Saman Quraishi is an architect and historian who currently works as an assistant archivist at CEPT Archives in India. She is an Active New Professional of the International Council on Archives (ICA) as a part of the New Professional Programme (NPP) 2022–23. Her professional undertakings and endeavors are situated at the confluence of archival research practice. She believes in the creative, integrative, and transversal use of archives. She holds a Master of Architecture from CEPT University.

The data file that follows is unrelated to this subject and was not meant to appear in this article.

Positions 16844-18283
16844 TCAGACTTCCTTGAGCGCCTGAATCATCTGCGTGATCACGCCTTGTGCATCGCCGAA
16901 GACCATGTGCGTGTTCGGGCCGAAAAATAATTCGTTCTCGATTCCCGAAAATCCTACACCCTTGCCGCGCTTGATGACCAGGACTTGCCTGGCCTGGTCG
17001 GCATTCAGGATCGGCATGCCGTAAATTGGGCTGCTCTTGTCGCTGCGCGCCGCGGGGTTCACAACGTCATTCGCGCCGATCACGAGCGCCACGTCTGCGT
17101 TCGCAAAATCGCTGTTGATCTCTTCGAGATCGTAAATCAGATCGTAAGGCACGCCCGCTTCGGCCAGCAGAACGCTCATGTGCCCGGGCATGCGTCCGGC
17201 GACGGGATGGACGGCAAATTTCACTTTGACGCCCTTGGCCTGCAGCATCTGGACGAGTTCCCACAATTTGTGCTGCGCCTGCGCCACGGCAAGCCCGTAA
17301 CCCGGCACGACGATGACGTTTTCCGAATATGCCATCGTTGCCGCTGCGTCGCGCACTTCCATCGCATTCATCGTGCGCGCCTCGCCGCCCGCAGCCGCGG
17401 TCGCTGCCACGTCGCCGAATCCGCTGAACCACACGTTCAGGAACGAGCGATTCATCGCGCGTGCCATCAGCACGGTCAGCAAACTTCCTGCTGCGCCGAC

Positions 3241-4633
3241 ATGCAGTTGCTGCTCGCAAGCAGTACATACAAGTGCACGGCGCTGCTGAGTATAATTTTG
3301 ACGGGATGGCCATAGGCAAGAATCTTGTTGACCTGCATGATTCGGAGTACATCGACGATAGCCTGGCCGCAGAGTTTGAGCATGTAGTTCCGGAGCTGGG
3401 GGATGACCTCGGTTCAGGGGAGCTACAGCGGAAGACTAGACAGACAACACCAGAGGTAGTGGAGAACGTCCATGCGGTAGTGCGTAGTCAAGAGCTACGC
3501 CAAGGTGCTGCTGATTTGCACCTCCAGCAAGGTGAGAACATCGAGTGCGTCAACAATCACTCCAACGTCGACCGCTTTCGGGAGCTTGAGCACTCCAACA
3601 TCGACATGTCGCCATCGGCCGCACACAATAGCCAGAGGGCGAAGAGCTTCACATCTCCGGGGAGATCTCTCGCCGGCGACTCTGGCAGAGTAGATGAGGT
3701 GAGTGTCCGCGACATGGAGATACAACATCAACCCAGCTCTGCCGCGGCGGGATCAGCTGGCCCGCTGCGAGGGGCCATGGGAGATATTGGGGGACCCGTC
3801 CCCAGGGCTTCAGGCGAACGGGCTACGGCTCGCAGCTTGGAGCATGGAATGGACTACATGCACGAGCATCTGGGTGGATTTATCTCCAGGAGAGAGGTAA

Her current research explores ways in which architectural archives shape themselves and become entry points for negotiating the complexities of architectural history. Her interest and focus lie in organizing and curating archival collections to enhance discoverability, accessibility, and inclusivity. Her research aims to develop a pedagogical framework through which expansive and diverse visual resources, specifically architectural archives, can be used as active bodies of knowledge and allow for critical thinking and learning. Her research explores the collections she works with at the CEPT Archives, one of the first architectural archives in India, to underline and posit the ways in which architectural production in the post-independence era is perceived, represented, and presented through the process of archiving. It questions the constraints and opportunities inherent in archival methods and their impact on engaging with architectural histories. The inquiry maps out the conjunctions of the archival processes of select collections in relation to the anticipated expectations of possible archival engagements. Her research focuses on mapping anchor points that can create a bridge to ensure the archives are considered an integral part of the architectural production itself and not as a separate entity that is out of the scope of the nature of architectural production.